[Paleopsych] government/business in health care
shovland at mindspring.com
Wed Feb 16 06:09:14 UTC 2005
I agree that first-dollar coverage is part of the problem.
I think some combination of HSA's and major medical
But there also needs to be some kind of system to
make sure everyone gets a modicum of care.
I definitely do not think any insurance program should
be paying for heart transplants.
I seem to recall that in the State of the Union message
the President talked about putting some kind of clinic in
every town and neighborhood. If they fund it that is the
right kind of idea.
Years ago I dated a woman who often vacationed in
Mexico. One time she suffered an injury requiring
stitches. She went to the little government clinic in the
nearby village and was treated at no charge.
No matter who the payer is, they need to have sound
business processes in place.
From: Lynn D. Johnson, Ph.D. [SMTP:ljohnson at solution-consulting.com]
Sent: Tuesday, February 15, 2005 8:00 PM
To: The new improved paleopsych list
Subject: Re: [Paleopsych] government/business in health care
Michael's question is good - what alternatives can one recommend?
I have worked in mental health for 30 years and done most of my own
billing and insurance work. I find government programs are always the
worst to deal with, and the additional problem, Michael, is that they
are a monopoly. Both Medicade and Medicare have this impossible quality,
and I think that quality suffers when government meddles. I resigned
from a local panel with about 40% of the local population because they
were difficult to deal with. I cannot do that with Medicare. If I want
to make my living by only working on panels that treat providers and
clients with respect I can do that. Hence my fear of government monopoly.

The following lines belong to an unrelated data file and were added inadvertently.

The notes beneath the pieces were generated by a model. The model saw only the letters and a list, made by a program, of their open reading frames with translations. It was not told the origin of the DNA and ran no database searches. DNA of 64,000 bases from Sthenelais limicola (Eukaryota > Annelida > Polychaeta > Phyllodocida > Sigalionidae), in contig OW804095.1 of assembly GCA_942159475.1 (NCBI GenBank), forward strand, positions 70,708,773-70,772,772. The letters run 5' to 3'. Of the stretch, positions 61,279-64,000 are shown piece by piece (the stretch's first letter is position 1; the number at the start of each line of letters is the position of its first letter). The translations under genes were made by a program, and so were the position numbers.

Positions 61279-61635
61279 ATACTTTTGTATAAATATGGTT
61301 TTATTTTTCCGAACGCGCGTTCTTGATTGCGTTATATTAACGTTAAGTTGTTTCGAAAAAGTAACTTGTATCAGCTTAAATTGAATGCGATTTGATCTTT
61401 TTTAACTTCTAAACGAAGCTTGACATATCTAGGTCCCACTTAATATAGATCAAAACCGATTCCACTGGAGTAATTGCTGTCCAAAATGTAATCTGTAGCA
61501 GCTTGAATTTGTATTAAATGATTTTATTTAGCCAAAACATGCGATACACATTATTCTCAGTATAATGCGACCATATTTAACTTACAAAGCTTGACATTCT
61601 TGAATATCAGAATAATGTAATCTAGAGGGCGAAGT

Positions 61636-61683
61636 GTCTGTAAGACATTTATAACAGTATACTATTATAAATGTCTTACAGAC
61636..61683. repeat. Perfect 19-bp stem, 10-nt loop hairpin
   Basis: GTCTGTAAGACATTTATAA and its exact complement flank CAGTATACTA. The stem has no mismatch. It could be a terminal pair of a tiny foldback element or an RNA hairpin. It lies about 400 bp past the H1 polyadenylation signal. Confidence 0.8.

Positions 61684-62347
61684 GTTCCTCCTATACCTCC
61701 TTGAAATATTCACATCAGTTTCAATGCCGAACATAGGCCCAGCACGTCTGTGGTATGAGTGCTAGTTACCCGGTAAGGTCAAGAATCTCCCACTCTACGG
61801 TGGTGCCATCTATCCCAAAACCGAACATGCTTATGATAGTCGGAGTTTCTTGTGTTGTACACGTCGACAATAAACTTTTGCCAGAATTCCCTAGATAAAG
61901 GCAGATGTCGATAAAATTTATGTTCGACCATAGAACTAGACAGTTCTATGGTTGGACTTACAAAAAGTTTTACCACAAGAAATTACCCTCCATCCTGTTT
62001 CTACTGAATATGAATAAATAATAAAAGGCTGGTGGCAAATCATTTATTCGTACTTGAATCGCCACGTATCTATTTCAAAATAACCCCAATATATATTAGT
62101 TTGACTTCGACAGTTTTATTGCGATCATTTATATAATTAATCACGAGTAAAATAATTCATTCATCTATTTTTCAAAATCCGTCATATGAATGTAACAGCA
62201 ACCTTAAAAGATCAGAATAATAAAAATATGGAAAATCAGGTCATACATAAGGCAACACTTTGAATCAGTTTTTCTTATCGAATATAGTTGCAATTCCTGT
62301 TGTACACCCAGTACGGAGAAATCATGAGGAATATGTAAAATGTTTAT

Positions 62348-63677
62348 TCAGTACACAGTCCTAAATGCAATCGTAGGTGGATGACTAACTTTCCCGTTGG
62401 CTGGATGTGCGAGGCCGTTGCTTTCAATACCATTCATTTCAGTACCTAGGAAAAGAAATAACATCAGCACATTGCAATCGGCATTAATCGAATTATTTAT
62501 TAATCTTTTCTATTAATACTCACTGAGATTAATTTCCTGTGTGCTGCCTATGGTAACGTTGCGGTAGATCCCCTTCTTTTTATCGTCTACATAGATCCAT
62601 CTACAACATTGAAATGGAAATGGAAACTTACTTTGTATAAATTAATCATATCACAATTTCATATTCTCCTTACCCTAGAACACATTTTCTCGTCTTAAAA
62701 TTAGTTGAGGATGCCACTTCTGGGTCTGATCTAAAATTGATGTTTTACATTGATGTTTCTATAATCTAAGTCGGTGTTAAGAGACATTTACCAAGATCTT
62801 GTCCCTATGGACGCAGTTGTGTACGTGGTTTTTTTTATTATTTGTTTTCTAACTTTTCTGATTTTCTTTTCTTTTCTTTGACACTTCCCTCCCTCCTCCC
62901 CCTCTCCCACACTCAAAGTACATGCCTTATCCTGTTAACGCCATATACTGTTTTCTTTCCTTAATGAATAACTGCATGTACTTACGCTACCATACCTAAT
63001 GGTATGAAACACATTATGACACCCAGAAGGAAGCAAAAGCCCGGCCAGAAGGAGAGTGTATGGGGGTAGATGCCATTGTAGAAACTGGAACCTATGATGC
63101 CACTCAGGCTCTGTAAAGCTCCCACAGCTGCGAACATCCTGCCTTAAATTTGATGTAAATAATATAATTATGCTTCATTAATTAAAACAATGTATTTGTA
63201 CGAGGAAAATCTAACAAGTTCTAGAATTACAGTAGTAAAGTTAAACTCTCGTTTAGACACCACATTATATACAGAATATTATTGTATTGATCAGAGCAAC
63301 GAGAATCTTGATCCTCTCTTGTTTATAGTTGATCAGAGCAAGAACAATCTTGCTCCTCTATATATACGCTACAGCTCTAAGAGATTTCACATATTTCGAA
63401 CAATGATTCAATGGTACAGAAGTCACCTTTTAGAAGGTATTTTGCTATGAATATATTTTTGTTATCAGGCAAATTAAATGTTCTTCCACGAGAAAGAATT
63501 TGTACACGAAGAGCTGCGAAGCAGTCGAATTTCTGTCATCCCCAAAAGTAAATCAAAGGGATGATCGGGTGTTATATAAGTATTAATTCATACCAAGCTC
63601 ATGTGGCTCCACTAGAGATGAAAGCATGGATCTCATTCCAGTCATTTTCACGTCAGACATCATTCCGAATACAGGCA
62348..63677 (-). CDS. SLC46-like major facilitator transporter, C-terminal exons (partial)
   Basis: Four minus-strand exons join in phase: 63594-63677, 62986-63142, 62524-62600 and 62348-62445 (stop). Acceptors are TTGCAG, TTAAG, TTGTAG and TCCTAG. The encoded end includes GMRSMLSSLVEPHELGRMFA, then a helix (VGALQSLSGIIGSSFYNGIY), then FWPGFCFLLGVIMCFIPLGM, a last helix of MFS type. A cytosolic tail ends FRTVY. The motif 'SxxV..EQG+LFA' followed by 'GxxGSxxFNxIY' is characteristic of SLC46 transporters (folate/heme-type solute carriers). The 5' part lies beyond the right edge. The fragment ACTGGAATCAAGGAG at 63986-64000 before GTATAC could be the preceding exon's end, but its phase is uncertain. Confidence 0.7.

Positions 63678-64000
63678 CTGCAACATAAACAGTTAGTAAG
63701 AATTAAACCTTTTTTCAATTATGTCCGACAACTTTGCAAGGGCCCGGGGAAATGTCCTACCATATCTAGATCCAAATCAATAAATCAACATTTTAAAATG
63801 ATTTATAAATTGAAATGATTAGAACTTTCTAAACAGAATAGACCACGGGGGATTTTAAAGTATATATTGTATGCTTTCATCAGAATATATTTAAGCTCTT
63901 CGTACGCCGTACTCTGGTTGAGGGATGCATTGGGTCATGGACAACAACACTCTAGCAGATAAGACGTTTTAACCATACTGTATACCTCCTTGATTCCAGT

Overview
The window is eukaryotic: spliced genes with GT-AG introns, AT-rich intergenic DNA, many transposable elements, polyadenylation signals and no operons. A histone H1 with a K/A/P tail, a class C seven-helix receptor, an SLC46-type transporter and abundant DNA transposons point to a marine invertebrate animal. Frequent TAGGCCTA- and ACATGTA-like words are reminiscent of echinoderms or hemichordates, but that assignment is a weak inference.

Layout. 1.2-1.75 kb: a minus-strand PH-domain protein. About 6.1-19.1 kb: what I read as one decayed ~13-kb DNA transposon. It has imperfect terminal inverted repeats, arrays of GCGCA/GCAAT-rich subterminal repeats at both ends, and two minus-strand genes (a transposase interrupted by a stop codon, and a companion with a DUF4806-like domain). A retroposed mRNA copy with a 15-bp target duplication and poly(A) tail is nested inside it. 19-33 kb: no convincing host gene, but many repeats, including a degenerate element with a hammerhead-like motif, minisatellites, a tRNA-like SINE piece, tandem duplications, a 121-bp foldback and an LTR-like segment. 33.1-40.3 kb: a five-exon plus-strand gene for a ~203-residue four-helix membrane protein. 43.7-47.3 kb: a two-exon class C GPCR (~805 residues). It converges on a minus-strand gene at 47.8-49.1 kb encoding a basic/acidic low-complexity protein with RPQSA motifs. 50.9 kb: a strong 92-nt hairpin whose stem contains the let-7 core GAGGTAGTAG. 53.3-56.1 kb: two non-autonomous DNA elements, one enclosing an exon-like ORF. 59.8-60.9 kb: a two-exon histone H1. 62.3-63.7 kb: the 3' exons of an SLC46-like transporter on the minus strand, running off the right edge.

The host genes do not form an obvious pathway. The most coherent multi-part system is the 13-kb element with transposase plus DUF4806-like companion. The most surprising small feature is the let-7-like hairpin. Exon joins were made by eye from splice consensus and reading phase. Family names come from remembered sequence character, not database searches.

I recommend . . . (drum roll, please) Health savings accounts for all
people. This means personal ownership. It is your money, and you can
shopt around. A friend of mine did just that. She and her husband had
high deductable insurance, and when he needed an appendectomy, she
called a half dozen providers and chose the cheapest one. Guts! But it
worked out well. The cheap provider was an older surgeon with less
overhead and less need for materialistic phallic symbols. He did a good
job on my friend.
With the no-deductable plans today, there is no incentive to do that.
HMOs and prepaid plans can be very good (Kaiser seems to be excellent)
but if I had only one answer, I would say HSAs.
Complete medical coverage has been a perverse incentive. It raises
costs. Why should pharmaceutical companies compete when patients do NOT
shop on the basis of cost? (Well, I always do, but most people don't).
Hope that helps advance the dialog, Michael.
Michael Christopher wrote:
>>>I fear government enforcing this excellent idea,
>since I work in health care, and government in health
>care is always a disaster.<<
>--What alternatives do you recommend? I'm not
>convinced that business in health care is any less
>bureaucratic than government. Business culture, at
>least when a few large corporations dominate the
>market, seems to have some of the same problems as
>government culture. The assumption that the market is
>the friendlier force is often detached from an actual
>comparison between people's experiences with
>government and with business... those who have the
>money to pay for good service (money does talk) are
>often isolated from what others experience lower down
>on the ladder, and they don't always realize the
>consequences of making drastic changes in the system
>because they are insulated from the effects of those
>changes, beyond reducing their own taxes. For many of
>the wealthy, as long as their own tax rate goes down,
>everything's great. They don't always mingle on a
>daily basis with people who don't have the same
>resource, and it produces a lag time in the feedback
>network that makes a society capable of reaching
>balance. Ideally, those who make changes in a system
>will be tapped into all levels of that system, and
>respond to realtime feedback. Ideally, those who vote
>for changes should have at least some contact with
>people most affected. That isn't always the case.
>My wife, who is from Australia, keeps complaining that
>the large companies here don't put real people on the
>phone for customer help and give people the runaround.
>She feels Australia does better. She can be a little
>patriotic about Australia, but then my mom says the
>same thing and she's lived here all her life.
>Corporations are not always less bureaucratic and
>alienating than government, and there can be just as
>much red tape, from what I've seen.
>Do you Yahoo!?
>Read only the mail you want - Yahoo! Mail SpamGuard.
>paleopsych mailing list
>paleopsych at paleopsych.org
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